53 minute listen
Do Entrepreneur Owner-Managers fundamentally operate at the level of data and analysis, or do EOMs fundamentally operate at the level of feelings and emotions? That’s the question that Jim Collins famously posed to Brené Brown and I loved it so much I posed it to Lisa Allen, the Principal Stockholder and Chair of the Board of Directors of the third-generation family business, Ziegenfelder Corporation. Ziegenfelder, headquartered in the hills of Wheeling, West Virginia, is one of the leading makers of frozen ice pops (what most of us think of as popsicle treats although the actual Popsicle Company is owned by global corporate giant, Unilever). What could inspire a more positive emotion than a popsicle treat in the heat of the July summer? (Hell, if more popsicles were available to more high performing entrepreneurs, we’d probably save a lot of money on therapy, who knows?)
So, do high-performing EOMS fundamentally operate at the level of data and analysis, or feelings and emotions? Listen and learn. Others of us EOMs might learn a lot from her candid talk.
Listen to the interview here:
What I am Reading / Listening to
Noise: A Flaw in Human Judgement (2021)
By Daniel Kahneman, Olivier Sibony, and Cass R. Sunstein
I have read everything by Dan Kahneman that I can find—published and unpublished—and listened to every piece of audio I can find as well. He’s widely regarded along with his student, Dick Thaler, as the father of the field of Behavioral Economics (What other kind is there?). I view him as one of my all-time heroes and perhaps one of the top 2 or 3 gifted thinkers of our time. But clearly, Noise is a Camel (of that old saying that a camel is a horse designed by a committee).
Kahneman explains elsewhere that at his age of 87, he wanted to co-write and enjoy working with other authors when it came to ultimately creating Noise. And creating noise is what we got. It kills me to report this, but Noise is a boring, in many cases a misleading oversimplification of decision-making concepts that candidly, Kahneman already covers much better in much of his other work. What a messy piece of work, both the dry 1970s text-book like structure, and murky writing.
Skip Noise and read Prospect Theory: An Analysis of Decision Making Under Risk (1979) (which was the basis for his theory which along with Amos Tversky was recognized by the Nobel Prize in Economics in 2002); Judgment Under Uncertainty: Heuristics and Biases (1982); Choices, Values, and Frames (2000); and Thinking Fast and Slow (2011).
Entrepreneur Owner-Manager Quote
“I think the most critical service provided by Bigelow to us during the process was their extremely important work in initially positioning our company for sale by showing us what we needed to do beyond business as usual, to demonstrate to buyers we were on an achievable path to dramatically grow earnings. Their very hard work and never-ending diligence in managing the sale process, brought us a result far better than we expected when we started down the path.”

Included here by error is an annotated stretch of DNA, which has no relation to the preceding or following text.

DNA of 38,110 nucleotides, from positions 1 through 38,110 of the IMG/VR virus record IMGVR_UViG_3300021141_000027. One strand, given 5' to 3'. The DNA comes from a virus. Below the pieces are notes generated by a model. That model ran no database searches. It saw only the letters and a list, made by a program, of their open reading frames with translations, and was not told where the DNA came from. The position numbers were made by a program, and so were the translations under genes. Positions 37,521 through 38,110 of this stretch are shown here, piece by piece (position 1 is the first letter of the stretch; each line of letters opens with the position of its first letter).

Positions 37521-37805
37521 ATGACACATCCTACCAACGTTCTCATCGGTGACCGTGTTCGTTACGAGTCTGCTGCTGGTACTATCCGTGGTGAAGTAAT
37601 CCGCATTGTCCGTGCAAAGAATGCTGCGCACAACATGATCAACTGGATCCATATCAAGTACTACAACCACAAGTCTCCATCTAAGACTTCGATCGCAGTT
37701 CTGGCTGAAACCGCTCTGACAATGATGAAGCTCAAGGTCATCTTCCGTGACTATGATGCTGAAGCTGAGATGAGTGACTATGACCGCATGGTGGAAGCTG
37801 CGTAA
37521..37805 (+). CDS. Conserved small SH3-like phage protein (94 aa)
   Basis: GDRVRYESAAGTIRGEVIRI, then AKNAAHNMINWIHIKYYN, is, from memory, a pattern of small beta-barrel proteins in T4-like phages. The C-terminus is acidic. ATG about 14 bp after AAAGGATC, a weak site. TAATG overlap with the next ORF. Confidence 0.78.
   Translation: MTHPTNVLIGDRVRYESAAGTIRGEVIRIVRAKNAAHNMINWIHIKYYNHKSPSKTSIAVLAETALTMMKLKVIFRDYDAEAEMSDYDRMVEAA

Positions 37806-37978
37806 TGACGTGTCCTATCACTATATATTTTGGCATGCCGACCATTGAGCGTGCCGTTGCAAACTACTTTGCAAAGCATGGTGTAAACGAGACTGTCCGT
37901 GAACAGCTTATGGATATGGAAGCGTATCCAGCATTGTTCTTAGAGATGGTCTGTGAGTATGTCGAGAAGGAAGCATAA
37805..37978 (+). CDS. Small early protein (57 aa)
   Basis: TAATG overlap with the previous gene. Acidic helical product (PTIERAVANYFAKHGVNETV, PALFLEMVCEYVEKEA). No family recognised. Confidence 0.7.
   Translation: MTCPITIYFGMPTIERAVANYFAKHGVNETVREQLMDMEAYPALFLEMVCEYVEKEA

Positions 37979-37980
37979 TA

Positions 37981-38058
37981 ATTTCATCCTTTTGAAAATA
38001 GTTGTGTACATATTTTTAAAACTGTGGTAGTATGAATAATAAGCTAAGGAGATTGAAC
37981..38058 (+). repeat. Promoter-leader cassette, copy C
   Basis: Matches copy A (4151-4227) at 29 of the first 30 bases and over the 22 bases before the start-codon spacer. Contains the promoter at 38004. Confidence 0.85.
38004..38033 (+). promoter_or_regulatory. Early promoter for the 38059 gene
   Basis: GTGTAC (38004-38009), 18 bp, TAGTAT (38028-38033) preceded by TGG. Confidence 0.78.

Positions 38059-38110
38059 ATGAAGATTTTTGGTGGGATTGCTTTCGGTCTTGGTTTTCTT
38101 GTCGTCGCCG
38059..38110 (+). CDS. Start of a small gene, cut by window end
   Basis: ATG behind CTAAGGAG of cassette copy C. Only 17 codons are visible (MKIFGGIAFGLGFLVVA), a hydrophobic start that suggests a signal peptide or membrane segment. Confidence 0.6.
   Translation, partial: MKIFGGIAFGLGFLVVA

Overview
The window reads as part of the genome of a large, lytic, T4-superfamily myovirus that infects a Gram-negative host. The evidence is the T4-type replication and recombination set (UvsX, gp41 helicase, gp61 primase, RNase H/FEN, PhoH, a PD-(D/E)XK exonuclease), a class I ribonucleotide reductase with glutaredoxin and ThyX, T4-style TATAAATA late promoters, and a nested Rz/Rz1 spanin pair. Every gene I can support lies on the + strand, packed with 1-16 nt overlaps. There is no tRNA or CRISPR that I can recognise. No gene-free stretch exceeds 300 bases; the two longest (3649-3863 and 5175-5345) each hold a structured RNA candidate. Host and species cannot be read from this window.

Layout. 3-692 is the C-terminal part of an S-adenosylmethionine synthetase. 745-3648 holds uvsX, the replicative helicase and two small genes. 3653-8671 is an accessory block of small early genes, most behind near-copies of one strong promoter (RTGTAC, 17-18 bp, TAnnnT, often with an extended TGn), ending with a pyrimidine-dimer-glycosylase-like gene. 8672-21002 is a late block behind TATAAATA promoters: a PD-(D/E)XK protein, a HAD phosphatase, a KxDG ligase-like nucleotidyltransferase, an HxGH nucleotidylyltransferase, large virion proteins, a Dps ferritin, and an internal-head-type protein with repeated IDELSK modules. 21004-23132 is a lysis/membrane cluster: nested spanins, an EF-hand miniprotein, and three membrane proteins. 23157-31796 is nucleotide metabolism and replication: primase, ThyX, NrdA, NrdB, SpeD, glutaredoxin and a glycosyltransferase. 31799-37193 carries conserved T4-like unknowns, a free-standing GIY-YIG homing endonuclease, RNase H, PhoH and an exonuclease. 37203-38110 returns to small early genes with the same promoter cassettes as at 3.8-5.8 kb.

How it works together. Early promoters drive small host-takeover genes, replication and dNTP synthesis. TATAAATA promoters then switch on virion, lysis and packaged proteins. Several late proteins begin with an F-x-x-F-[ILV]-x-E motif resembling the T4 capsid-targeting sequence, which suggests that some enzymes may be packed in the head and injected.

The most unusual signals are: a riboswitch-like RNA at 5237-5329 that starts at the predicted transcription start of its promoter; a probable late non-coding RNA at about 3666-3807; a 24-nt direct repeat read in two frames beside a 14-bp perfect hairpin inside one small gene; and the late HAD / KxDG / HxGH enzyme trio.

-Kurt M. Swenson, former Fourth Generation Family Owner and Chairman of the Board, Swenson Granite Company, LLC
Contributed by Sophie A. Southworth
Every other week, for the past year and a half, a friend of mine and I spend our Thursday evenings in an online French class. We both studied the language together as kids and found ourselves motivated to refresh our skills. Truthfully, part of our initial motivation to sign up for the class was to plan a trip to France and to have a regular activity that would take us away from our computer screens and back into a classroom. One month into our new routine and the quarantine forced our class to pivot to Zoom. Luckily, our ever patient teacher (who lives locally) was already well-versed in online learning and made the transition for us very seamless. It never occurred to me to quit the class or to wait until we could be in person again and I am very grateful for that.
Apart from now having homework, which I notoriously procrastinate, our class is truly a joy every time. We spend the first hour talking about work, our weekends, dream trips we want to take, restaurants we love, family, a funny show, our morals, current events we are passionate about, and any dilemmas or challenges we may be having in our personal life. Very few topics are left uncovered. 99% of the time we are speaking in French, with our teacher taking notes on a verb tense used incorrectly or a pronoun misplaced so that he can walk us through the corrections and craft a lesson for the second hour of each class. It amazes me that a practice that seems so simple has allowed the three of us to get to know each other so well.
We stumble over our words occasionally, we pause for an awkward amount of time to recall the exact word we want, but we laugh a lot. Our teacher thinks we are funny (or so I think) and the bi-weekly, two-hour sessions fly by. I truly enjoy this class and love that it has become one of my most consistent hobbies. The energy that this class creates for me has become invaluable. The French language has always been a part of my life and there is no expiration date, no final exam, just hopefully a trip to France on the horizon.